Toxic nodular goiter occurs when a simple nodule grows and begins to independently produce its own thyroid hormones, resulting in hyperthyroidism. It was first described in 1913 by American physician Henry Plummer and is also known as Plummer’s Disease.
It is the cause of 15-30 percent of all cases of hyperthyroidism in the United States.
People at increased risk of having toxic nodular goiter are:
• Older people – most are over the age of 50
• Those with a family history of multi-nodular goiter
• People who have already had simple goiter
Symptoms of toxic nodular goiter are symptoms of hyperthyroidism such as enlarged thyroid gland, weight loss, palpitations, intolerance of heat and frequent bowel movements. The elderly may have constipation instead of frequent bowel movements.
Heart complications occur more frequently in the elderly. A very large goiter may cause hoarseness of voice or difficulty breathing and require surgical intervention.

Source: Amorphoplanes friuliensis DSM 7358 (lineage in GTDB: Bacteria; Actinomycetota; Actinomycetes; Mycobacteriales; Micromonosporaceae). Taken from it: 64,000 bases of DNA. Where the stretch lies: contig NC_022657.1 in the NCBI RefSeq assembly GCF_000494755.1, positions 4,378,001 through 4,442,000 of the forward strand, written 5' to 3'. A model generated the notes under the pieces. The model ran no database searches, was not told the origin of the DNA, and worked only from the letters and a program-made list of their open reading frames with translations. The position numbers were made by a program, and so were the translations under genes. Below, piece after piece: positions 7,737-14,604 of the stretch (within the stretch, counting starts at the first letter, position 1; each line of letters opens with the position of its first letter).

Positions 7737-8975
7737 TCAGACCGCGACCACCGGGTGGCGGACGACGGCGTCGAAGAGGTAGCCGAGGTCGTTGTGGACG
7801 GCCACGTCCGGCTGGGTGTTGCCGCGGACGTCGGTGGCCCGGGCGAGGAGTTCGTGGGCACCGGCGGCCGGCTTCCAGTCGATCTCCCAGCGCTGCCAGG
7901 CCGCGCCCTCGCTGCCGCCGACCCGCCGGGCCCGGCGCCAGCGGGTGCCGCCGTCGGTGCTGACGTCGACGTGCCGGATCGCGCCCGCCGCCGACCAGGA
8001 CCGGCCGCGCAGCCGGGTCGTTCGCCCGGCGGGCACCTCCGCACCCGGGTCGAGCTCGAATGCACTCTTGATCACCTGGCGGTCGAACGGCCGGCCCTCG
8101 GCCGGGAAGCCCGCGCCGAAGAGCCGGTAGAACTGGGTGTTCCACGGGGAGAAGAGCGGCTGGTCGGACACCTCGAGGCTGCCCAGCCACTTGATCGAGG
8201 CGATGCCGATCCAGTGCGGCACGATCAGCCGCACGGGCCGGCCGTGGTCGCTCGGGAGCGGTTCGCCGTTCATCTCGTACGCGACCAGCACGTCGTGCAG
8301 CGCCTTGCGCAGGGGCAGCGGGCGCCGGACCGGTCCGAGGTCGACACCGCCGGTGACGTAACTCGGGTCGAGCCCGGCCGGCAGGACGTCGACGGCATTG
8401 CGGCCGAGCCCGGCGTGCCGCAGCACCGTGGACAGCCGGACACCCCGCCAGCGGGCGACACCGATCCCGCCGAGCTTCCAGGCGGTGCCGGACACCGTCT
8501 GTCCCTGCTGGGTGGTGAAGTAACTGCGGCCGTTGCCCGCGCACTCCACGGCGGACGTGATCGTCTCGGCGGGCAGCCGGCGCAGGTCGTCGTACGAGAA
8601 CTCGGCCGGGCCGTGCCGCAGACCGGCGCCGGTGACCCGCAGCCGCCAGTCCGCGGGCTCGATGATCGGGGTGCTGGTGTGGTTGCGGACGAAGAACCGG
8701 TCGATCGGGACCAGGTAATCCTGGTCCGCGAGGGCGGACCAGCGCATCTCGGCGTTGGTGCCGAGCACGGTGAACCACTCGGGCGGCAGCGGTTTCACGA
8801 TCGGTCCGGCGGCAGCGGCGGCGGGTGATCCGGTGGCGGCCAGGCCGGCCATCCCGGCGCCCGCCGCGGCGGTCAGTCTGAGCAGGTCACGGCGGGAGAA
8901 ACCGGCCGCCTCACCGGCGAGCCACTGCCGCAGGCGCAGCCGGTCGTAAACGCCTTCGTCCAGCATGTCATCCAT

The doctor will perform a physical examination to see if the thyroid gland is enlarged. Nodules may be felt, but sometimes it is only possible to see them with the use of ultrasound. He will listen to your heart and check your reflexes, looking at the condition of your muscles and your complexion.
Blood tests will be given to check the levels of thyroid hormones, triiodothyronine (T3) and thyroxine (T4). These are elevated in hyperthyroidism. A thyroid scan will also show that the nodules are taking up increased amounts of iodine.
Anti-thyroid drugs may be offered. These limit the ability of the thyroid (and nodules) to produce hormones. Radioactive iodine can destroy the thyroid to prevent it causing any more problems. If this is done, hormone replacement pills will be given.
Surgery can also be performed to remove the nodules and possibly the thyroid if necessary.
Toxic nodular goiter, Medline Plus. Web. 24 January 2012. http://www.nlm.nih.gov/medlineplus/ency/article/000317.htm
Toxic Nodular Goiter, Medscape Reference. Web. 24 January 2012.